Perdix

Terraformed terrestrial world in an eccentric orbit

Perdix
Image from Steve Bowers
The hot season on Perdix is short, but fierce; the winter, on the other hand, is long, and very cold.

Perdix - Data Panel

StarHIP 30050
TypeF7v
Luminosity2.38 x Sol
Distance from Sol259 ly
PlanetPerdix
Nolwocs ClassificationIkarian subtype (Gaian world in an eccentric orbit)
Semimajor axis1.54AU
Year1.69 standard years
Eccentricity0.44
Obliquity11 degrees

Colonisation

Perdix was settled by a House Genen mission in 3010 AT. The world was dry, and in a highly eccentric orbit, with a significant but temporary increase in surface temperature as the planet approached the local star at periastron. The Genen ecomasters embarked on a long campaign of terraformation, bombarding the inconstant planet with icy objects from the outer system. This process (it was hoped) would create larger oceans on this dry world, creating a heat reservoir on the surface to absorb warmth in the brief, bakingly hot periaston summer and release it during the long, slow apastron winter. In practice the increase in water vapour in the atmosphere caused a significant greenhouse effect, making the winters somewhat warmer, and the summer humid, and even hotter than before. Most important of all, the wet atmosphere caused prolonged and heavy snowfall in high latitudes on this world in both hemispheres, creating a thick but temporary snow cover which would completely melt every year in almost all locations across the globe.

The Genen redesigned themselves to fit into this ever-changing environment; the result was a roughly humanoid, knuckle-walking quadruped, with a seasonal coat which they lose every summer. In the depths of winter the Perdician population can hibernate beneath the snow for several months, although their larger towns and cities were designed to continue to operate beneath the ten-metre thick snow cover that falls every year. In the short summer, the snow cover melts and sublimes, watering the terraced fields and agricultural plains for the first growing season, a hundred and twenty local days long.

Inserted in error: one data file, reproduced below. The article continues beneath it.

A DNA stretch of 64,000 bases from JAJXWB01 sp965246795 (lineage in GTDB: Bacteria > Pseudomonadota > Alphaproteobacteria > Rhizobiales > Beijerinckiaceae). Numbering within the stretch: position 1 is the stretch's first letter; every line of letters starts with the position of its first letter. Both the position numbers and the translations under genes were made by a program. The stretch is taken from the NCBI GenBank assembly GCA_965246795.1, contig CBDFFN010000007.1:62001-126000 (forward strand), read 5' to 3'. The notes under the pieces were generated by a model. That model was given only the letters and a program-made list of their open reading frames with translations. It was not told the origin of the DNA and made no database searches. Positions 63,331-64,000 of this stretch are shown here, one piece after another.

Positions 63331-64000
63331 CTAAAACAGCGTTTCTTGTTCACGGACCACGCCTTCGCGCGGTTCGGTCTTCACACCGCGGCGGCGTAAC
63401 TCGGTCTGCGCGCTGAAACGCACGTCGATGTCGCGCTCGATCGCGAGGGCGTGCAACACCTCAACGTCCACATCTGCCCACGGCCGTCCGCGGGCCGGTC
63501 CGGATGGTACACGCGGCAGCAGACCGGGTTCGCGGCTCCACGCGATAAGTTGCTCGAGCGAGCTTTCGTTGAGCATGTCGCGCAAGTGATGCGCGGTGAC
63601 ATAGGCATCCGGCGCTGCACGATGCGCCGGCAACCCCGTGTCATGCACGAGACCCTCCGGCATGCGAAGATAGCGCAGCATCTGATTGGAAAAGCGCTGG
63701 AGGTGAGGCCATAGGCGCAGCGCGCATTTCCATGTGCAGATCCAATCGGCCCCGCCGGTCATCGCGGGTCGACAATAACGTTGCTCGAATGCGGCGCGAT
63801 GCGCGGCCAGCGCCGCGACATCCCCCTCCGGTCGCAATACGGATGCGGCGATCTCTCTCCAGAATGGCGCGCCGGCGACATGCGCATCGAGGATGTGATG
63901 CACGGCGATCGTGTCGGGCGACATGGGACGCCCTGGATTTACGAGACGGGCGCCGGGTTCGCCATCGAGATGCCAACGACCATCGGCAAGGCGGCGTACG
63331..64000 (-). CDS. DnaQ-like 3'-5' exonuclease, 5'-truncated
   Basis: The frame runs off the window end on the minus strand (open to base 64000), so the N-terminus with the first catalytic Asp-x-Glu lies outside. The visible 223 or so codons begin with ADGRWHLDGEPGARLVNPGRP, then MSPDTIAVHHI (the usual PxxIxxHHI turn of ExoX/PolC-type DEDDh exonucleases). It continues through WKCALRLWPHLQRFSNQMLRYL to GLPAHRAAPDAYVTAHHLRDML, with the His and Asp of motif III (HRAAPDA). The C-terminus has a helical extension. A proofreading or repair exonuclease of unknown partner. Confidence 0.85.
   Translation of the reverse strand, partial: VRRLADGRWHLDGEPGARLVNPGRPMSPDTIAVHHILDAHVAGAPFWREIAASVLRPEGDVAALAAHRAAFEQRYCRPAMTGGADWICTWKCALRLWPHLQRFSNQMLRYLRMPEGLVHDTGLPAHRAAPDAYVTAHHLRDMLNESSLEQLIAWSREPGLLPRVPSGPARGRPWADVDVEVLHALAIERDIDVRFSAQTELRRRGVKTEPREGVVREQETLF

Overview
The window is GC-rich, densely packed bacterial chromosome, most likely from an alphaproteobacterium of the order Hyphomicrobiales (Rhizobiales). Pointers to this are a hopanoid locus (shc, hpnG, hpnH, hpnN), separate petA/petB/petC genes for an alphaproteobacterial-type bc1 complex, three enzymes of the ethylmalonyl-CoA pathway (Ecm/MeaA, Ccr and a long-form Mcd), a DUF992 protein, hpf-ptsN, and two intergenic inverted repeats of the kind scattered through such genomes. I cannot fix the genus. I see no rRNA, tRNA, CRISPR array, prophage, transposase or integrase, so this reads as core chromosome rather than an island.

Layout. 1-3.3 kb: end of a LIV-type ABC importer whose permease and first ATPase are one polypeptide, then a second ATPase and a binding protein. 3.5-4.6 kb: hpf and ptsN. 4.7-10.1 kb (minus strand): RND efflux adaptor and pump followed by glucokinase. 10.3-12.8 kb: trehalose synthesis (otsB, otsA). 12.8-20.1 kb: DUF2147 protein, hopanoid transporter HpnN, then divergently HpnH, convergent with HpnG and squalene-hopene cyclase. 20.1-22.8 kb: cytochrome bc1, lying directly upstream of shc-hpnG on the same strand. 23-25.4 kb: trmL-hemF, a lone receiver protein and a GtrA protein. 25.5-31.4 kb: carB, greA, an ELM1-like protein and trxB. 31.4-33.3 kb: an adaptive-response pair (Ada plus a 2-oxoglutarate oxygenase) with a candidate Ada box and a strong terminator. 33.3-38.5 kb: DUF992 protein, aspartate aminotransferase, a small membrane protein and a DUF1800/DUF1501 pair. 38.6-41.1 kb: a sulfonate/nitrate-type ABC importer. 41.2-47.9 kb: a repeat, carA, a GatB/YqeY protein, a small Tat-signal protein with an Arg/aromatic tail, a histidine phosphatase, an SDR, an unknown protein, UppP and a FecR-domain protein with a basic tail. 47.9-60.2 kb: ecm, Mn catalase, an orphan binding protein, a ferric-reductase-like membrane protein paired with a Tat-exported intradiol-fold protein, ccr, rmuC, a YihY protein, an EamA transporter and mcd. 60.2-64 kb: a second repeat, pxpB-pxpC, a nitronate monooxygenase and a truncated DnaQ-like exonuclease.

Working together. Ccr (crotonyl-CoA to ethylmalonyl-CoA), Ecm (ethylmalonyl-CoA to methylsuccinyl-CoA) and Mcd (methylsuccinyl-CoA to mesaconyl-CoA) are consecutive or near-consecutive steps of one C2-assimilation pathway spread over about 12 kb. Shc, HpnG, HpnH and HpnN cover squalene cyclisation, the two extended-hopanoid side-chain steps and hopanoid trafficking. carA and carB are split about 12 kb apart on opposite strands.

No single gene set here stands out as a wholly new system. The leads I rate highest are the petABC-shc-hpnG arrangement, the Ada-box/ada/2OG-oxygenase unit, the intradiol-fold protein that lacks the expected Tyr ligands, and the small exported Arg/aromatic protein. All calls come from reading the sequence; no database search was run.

Current Climate

After the early attempt at terraformation, the climate of Perdix settled down into a cycle of seasons which has persisted to this day. As the planet draws near to the local star, the water content of the atmosphere increases, replacing the snowclouds of winter with high convection clouds filled with rain.; as the temperature continues to increase after periastron due to thermal inertia in the atmosphere, the clouds ride ever higher until they become a thin, high, haze barely hiding a blazing, swollen sun. At this point the rivers and lakes become dry and mud-caked, sometimes even boiling away. The now-hairless Perdician natives often bury themselves in the mudlakes, breathing through a trunk-like nose. Once again the larger towns and cities protect themselves against the hot season, beneath large cooling tanks of melted snow-water on every roof. But even the largest towns are surrounded by extensive mudlakes where the majority of the population aestivate for a month or so in late summer.